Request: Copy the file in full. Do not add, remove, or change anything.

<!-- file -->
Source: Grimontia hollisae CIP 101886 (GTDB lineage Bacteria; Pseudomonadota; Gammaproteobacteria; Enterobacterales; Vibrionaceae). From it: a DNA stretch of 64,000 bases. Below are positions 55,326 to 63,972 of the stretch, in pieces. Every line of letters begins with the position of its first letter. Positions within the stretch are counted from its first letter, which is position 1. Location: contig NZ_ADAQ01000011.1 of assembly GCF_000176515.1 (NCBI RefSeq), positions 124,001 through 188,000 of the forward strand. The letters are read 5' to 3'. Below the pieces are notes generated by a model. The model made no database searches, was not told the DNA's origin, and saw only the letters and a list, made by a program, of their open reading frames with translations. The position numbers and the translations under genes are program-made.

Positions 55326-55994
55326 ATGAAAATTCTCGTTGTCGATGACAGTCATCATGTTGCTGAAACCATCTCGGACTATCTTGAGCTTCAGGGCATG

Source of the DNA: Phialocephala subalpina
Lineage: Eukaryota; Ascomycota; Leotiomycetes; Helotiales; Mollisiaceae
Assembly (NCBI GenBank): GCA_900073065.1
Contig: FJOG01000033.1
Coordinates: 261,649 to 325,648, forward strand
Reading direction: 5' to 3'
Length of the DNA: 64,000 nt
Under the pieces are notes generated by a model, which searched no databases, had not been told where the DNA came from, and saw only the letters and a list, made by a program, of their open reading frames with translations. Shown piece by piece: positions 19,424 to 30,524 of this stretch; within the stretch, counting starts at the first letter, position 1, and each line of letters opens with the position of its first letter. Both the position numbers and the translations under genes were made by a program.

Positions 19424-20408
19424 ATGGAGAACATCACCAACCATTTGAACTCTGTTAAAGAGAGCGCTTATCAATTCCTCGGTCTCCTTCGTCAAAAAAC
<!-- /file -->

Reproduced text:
Source: Grimontia hollisae CIP 101886 (GTDB lineage Bacteria; Pseudomonadota; Gammaproteobacteria; Enterobacterales; Vibrionaceae). From it: a DNA stretch of 64,000 bases. Below are positions 55,326 to 63,972 of the stretch, in pieces. Every line of letters begins with the position of its first letter. Positions within the stretch are counted from its first letter, which is position 1. Location: contig NZ_ADAQ01000011.1 of assembly GCF_000176515.1 (NCBI RefSeq), positions 124,001 through 188,000 of the forward strand. The letters are read 5' to 3'. Below the pieces are notes generated by a model. The model made no database searches, was not told the DNA's origin, and saw only the letters and a list, made by a program, of their open reading frames with translations. The position numbers and the translations under genes are program-made.

Positions 55326-55994
55326 ATGAAAATTCTCGTTGTCGATGACAGTCATCATGTTGCTGAAACCATCTCGGACTATCTTGAGCTTCAGGGCATG

Source of the DNA: Phialocephala subalpina
Lineage: Eukaryota; Ascomycota; Leotiomycetes; Helotiales; Mollisiaceae
Assembly (NCBI GenBank): GCA_900073065.1
Contig: FJOG01000033.1
Coordinates: 261,649 to 325,648, forward strand
Reading direction: 5' to 3'
Length of the DNA: 64,000 nt
Under the pieces are notes generated by a model, which searched no databases, had not been told where the DNA came from, and saw only the letters and a list, made by a program, of their open reading frames with translations. Shown piece by piece: positions 19,424 to 30,524 of this stretch; within the stretch, counting starts at the first letter, position 1, and each line of letters opens with the position of its first letter. Both the position numbers and the translations under genes were made by a program.

Positions 19424-20408
19424 ATGGAGAACATCACCAACCATTTGAACTCTGTTAAAGAGAGCGCTTATCAATTCCTCGGTCTCCTTCGTCAAAAAAC